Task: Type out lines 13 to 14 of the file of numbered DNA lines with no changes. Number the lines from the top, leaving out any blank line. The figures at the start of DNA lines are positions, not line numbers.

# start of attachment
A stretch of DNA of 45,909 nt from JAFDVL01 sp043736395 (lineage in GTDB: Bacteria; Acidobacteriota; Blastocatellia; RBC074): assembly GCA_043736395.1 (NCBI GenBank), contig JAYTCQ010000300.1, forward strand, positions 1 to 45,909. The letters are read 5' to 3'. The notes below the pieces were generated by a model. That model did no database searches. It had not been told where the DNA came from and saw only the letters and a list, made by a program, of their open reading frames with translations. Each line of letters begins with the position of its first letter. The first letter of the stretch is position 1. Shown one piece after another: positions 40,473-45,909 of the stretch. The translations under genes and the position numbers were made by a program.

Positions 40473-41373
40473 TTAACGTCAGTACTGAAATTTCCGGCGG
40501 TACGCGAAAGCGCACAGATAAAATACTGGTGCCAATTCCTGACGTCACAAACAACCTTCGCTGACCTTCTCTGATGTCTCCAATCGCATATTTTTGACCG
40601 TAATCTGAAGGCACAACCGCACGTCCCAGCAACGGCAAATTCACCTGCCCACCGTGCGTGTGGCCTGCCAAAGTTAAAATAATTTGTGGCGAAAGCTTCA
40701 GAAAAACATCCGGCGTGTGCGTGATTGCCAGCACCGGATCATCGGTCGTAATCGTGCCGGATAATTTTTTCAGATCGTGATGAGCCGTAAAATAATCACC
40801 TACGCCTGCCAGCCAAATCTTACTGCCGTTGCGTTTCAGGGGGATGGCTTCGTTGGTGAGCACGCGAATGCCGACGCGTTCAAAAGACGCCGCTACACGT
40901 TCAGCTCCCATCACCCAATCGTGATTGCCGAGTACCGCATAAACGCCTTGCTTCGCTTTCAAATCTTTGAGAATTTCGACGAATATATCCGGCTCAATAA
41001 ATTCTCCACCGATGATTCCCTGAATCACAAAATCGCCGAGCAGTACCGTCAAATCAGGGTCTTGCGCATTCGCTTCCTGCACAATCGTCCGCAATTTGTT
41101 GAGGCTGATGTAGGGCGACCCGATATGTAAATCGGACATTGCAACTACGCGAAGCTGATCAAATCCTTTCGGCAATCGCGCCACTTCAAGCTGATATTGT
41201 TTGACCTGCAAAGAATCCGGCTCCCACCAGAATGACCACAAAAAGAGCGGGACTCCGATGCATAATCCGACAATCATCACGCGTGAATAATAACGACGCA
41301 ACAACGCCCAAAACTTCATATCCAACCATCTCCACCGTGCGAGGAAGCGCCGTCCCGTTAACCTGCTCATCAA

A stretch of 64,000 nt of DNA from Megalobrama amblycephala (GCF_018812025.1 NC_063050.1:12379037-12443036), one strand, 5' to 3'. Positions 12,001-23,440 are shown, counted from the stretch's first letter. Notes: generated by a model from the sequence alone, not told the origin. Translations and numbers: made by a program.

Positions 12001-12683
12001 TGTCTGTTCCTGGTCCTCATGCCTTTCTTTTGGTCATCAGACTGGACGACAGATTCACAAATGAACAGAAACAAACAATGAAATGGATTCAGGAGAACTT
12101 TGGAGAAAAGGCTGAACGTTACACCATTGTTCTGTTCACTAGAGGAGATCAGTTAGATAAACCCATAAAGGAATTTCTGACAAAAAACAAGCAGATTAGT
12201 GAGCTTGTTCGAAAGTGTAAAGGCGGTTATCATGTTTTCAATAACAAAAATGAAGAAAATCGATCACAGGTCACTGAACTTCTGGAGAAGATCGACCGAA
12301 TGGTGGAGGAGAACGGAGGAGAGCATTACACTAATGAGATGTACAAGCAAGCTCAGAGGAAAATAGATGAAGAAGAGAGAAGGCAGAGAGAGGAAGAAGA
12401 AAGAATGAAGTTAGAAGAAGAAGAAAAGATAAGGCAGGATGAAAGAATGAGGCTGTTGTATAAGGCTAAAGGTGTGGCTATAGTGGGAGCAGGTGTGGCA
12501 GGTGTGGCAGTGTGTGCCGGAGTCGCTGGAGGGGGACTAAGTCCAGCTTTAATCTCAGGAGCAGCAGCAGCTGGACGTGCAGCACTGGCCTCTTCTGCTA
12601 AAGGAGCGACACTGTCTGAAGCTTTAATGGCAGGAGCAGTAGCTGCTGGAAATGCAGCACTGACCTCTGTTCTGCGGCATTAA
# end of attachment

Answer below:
A stretch of 64,000 nt of DNA from Megalobrama amblycephala (GCF_018812025.1 NC_063050.1:12379037-12443036), one strand, 5' to 3'. Positions 12,001-23,440 are shown, counted from the stretch's first letter. Notes: generated by a model from the sequence alone, not told the origin. Translations and numbers: made by a program.

Positions 12001-12683